The landscape also changed about then. The photos that the family took show that the flat land of the Nairobi plateau had given way to the hills that would lead on to Mount Kilimanjaro. We were near our destination.

Masai Market

Late in the afternoon Mother of Niece Tatu asked The Family whether we needed to take anything with us on the trip we planned the next day. We’d had very little sleep the previous night, and I was forcing myself to stay awake until the night to adjust to the local time. Walking about would be the perfect way to keep awake, so I hoped that the question would result in a long expedition to which I could tag along.

A large part of the expedition was a visit to a Masai market. We were to find later that it is a Nairobi staple. There are several of these markets; a large one travels to a different mall every day. We spent part of the evening in the Diamond Plaza shopping complex where a smaller one sits a few days a week. The sight of a large variety of semi-precious stones ensured that I wouldn’t feel drowsy for a while. I hadn’t thought about it before, but I realized that the interesting and violent geology of the rift valley would be the source of a large variety of such stones.

I thought I would look for a kikoi or shuka. The kikoi is an extremely versatile tectangle of hand woven cloth which can be used as a lungi or a shawl, or folded over into a backpack or a turban. If you have seen photos of Masai wearing a red blanket, then you’ve seen a shuka. The Family instantly realized what a wonderful thing a kikoi could be, and supplanted me as the main customer.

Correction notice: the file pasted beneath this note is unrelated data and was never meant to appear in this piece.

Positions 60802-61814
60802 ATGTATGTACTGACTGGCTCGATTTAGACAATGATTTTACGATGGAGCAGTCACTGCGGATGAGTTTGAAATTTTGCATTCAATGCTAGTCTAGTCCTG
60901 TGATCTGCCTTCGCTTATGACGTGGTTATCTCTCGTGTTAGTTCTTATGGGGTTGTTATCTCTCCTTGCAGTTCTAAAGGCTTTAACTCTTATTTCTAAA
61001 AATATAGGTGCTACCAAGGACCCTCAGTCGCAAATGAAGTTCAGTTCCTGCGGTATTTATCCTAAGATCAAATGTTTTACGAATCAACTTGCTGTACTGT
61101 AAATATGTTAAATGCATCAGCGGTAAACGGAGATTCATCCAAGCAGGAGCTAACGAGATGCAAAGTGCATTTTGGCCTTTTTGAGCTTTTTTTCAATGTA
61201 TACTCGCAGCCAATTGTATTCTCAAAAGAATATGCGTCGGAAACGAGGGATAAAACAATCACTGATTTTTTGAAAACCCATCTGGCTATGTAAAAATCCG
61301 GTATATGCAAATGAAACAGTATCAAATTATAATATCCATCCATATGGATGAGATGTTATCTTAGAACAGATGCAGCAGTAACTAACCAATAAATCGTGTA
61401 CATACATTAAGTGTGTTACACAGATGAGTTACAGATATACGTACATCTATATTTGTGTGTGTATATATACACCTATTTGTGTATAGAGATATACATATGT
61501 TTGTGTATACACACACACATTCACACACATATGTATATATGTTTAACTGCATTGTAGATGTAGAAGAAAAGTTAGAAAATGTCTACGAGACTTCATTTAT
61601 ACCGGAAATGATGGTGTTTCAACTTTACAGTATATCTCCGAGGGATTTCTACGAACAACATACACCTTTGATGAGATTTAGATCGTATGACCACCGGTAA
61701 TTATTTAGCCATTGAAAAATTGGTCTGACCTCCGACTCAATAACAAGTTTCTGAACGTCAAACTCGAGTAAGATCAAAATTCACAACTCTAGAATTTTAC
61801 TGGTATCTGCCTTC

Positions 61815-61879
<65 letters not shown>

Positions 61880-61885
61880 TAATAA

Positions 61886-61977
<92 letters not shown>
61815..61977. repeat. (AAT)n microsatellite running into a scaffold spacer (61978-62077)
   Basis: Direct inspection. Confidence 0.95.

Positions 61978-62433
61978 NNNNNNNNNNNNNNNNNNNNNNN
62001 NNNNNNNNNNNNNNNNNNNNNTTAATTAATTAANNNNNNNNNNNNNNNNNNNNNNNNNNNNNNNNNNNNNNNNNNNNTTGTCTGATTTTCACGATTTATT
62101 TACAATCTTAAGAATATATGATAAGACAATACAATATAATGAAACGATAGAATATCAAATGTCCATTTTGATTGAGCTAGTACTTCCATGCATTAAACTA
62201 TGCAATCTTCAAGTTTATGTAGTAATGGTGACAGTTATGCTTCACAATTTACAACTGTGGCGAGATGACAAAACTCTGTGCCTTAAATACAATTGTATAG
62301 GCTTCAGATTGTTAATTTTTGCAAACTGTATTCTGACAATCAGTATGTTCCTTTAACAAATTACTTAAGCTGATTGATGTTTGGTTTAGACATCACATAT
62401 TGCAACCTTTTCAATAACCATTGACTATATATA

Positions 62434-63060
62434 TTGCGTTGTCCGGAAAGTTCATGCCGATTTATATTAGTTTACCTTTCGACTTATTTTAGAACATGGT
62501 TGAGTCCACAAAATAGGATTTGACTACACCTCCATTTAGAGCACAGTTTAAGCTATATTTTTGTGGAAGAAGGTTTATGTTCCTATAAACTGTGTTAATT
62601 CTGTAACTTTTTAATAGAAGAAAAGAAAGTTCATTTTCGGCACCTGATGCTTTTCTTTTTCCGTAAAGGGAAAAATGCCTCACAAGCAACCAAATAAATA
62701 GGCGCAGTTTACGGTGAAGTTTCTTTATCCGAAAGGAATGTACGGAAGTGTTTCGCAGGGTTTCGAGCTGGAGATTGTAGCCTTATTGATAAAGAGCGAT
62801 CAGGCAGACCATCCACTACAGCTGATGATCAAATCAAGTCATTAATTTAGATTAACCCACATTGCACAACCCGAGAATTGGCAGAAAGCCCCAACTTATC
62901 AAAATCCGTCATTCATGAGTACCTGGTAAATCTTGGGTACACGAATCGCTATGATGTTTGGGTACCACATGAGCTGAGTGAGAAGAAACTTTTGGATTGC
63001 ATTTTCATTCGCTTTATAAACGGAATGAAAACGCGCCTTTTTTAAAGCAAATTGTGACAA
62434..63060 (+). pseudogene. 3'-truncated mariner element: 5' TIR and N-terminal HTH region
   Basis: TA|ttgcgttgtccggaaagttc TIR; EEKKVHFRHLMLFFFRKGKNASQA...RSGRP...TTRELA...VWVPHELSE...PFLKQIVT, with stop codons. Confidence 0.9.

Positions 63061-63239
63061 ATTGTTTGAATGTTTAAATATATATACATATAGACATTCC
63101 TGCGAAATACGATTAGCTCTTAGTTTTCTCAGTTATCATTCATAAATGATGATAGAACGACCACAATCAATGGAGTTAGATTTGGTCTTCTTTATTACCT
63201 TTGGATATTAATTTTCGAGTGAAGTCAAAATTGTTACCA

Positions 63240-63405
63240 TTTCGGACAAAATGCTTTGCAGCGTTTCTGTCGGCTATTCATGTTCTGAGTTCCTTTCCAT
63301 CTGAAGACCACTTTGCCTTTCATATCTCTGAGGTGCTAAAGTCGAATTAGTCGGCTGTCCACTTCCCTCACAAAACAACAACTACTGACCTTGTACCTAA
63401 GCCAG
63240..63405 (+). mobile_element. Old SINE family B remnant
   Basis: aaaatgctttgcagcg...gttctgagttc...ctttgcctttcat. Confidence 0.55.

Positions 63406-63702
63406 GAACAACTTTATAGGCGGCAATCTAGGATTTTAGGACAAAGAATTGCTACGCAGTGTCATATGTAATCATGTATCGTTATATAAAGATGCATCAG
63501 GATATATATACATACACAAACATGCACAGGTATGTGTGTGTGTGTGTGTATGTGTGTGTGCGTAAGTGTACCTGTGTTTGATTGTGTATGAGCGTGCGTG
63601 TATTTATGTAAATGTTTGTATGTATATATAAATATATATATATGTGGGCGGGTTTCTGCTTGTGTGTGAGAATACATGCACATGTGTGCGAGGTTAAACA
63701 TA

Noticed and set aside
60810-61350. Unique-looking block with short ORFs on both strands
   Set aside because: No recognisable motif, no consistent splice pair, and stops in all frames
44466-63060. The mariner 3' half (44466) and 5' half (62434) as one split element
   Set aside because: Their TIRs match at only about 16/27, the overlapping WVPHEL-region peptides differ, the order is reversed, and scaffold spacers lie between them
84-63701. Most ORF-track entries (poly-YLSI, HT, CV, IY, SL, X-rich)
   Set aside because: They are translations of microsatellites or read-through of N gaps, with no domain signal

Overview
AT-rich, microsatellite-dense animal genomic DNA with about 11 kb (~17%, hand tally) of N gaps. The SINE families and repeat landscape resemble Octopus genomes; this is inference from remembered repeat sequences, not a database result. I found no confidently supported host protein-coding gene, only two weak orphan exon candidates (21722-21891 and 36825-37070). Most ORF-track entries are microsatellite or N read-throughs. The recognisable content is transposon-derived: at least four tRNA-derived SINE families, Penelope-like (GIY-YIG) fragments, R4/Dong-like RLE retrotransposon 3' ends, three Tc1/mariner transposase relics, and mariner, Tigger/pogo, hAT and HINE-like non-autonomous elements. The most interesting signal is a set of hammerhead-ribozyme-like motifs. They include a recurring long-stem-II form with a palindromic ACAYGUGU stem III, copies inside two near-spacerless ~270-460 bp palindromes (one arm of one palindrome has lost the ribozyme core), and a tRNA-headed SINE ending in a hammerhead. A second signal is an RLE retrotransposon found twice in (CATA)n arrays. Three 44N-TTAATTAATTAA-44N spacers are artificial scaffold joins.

I wandered off to look at the other handicrafts. These are all produced in little workshops at home, something that we would call a cottage industry in India. This very Gandhian model of economy now produces a huge variety of objects for the large tourist trade that Kenya has. I loved the polished wooden kitchenware with the beautiful zebra themed highlights. The prices that they go for are so small that you wonder about the cost of living in Kenya.